Your not going to get 120 amps out of a 120v machine. I suppose anythings possible if it had enough input amperage but I imagine what your refering to is the machines that plug into a standard outlet. I have one little machine like that and it maxes out at like 85 amps stick and 95 amps tig. The reason for the extra amps on tig is that the tig arc need less voltage. On stick I can burn a 3/32 7018 rod bit its on the cold side. Its also really hard to get it started and likes to stick a lot. It will also not run a 6010 rod. The reason for that is they are trying to push as much amperage as possible by scimping on the voltage. Its really does not have enough voltage for stick welding. So lets say a weld done with this machine and a proper machine using 3/32 7018 would they be as strong? Depends. The proper machine would certainly make it a lot easier. I certainly wouldnt want to use the 110v machine on some pressure pipe but it could probably be done if you ground out all your starts as they would likely be to cold or have perosity. Hopefully that answers your question lol
                      www.silvercreekwelding.com

                      Miller Trailblazer 325 efi
                      Miller extreme 12vs
                      Thermal arc 186 ac/dc
                      Lincoln power wave 455m/stt with 10m dual feeder

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                      • #12
                        My little maxstar 150 STH is dual voltage and the best it will do on 115v a 3/32 7018, but it actually does good on that rod. It’s also only 100amps max on the lower voltage. That would probably be a good machine for an experiment like this. Turn the amperage down to 100 when it’s plugged into 230v and fire away.

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                        • #13
                          Originally posted by Slagslapper View Post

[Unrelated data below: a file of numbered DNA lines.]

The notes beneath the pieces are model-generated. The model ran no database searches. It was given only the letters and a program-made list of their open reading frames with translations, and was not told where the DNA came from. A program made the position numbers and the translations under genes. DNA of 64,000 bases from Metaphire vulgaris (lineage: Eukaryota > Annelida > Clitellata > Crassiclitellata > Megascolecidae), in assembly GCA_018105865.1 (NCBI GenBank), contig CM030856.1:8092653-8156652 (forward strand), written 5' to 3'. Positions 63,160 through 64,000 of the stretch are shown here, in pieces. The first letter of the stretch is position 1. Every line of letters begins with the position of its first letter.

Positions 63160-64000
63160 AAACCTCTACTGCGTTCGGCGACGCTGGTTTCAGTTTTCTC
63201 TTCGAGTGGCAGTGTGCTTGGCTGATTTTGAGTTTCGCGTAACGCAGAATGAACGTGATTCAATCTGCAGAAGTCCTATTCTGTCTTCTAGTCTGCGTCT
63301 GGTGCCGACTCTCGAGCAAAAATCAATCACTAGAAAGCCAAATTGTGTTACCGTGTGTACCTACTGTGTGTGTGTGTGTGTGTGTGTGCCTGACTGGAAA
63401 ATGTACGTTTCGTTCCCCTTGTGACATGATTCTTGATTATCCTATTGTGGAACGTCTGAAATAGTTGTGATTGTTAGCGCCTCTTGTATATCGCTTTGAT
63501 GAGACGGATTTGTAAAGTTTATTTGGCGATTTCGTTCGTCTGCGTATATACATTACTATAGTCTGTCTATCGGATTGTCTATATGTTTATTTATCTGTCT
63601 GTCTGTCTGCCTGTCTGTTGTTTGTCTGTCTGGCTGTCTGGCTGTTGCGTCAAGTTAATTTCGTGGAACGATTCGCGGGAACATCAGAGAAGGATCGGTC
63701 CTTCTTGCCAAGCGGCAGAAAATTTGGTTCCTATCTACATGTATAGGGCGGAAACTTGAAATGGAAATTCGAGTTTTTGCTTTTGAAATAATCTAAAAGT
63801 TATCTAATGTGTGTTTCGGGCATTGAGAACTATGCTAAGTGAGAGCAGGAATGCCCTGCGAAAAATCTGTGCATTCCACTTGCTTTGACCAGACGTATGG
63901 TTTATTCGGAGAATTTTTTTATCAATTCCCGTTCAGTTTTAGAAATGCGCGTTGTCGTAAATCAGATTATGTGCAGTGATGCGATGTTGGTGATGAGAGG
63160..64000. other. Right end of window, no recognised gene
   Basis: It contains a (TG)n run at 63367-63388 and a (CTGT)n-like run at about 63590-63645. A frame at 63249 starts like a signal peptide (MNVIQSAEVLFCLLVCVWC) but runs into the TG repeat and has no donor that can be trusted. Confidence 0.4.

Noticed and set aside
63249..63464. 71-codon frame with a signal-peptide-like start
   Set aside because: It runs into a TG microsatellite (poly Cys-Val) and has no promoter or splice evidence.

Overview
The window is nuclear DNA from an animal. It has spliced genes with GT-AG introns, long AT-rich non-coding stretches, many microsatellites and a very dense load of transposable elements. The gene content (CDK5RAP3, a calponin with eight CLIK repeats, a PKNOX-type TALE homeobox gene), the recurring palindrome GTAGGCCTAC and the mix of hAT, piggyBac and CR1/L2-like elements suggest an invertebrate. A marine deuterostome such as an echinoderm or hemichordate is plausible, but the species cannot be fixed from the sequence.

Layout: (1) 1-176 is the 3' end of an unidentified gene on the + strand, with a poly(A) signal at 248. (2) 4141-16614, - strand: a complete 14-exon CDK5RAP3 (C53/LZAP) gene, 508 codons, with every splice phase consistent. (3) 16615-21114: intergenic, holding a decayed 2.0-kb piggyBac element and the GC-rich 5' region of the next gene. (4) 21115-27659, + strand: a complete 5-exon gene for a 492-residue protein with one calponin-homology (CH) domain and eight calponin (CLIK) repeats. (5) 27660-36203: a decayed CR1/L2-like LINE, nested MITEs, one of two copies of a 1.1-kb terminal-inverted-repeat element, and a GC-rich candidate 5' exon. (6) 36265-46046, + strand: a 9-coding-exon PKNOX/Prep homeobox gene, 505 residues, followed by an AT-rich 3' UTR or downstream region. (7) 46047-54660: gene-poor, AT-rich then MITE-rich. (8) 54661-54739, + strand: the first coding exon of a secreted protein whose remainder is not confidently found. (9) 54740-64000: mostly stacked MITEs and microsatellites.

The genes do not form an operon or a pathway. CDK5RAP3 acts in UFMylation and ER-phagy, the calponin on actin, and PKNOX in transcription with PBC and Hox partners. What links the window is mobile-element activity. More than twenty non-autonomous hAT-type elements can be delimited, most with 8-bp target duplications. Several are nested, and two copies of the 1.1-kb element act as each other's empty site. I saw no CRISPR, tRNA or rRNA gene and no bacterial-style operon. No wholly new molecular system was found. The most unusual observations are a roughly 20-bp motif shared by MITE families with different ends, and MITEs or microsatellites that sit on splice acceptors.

This is the kind of thing that I'm curious about. Is there some kind of a generic voltage output per amperage based on 110 or 220 if so obviously the higher voltage output at a given amperage would mean not only better penetration but also crispr art starts. I just don't know if there is some kind of a generic chart that explains at 100 amps and 220 volts this is your output voltage and at 110 volts and 100 amps this is your output voltage in those are just carved in stone relations across the board for all different manufacturers? I have no idea how I would test the output voltage while I was welding something other than putting a voltmeter across the dinse connectors and having someone look at it.
                          Yes you can do that with a volt meter and you can also put a clamp on amp meter around a lead if you want to know the true amperage. Its not so much the 110v input that is the limiting factor as much as the actual wattage you can pull on a 15 or even 20 amp circuit. A 30 amp 240v circuit is going to have 4 times the amount of wattage available. As I said in the previous post the manufactuers of these little 110v machines are sacrificing the output voltage in order to squeze as much amperage as possible. As a result they often wont run a 6010 or even a 7018 properly
                          www.silvercreekwelding.com

                          Miller Trailblazer 325 efi
                          Miller extreme 12vs
                          Thermal arc 186 ac/dc
                          Lincoln power wave 455m/stt with 10m dual feeder

                          Comment


                          • #14
                            Originally posted by ryanjones2150 View Post
                            Ha! Don’t be brother. You know the guys I’m talking about, you’re another one of the good ones holding on through tough times. Fortunately our know-nothings aren’t participating either.
                            It also seems that those who think they know something are still moving lips and offering gibberish. Try and stay on task.

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                            • #15
                              Thanks all for the input!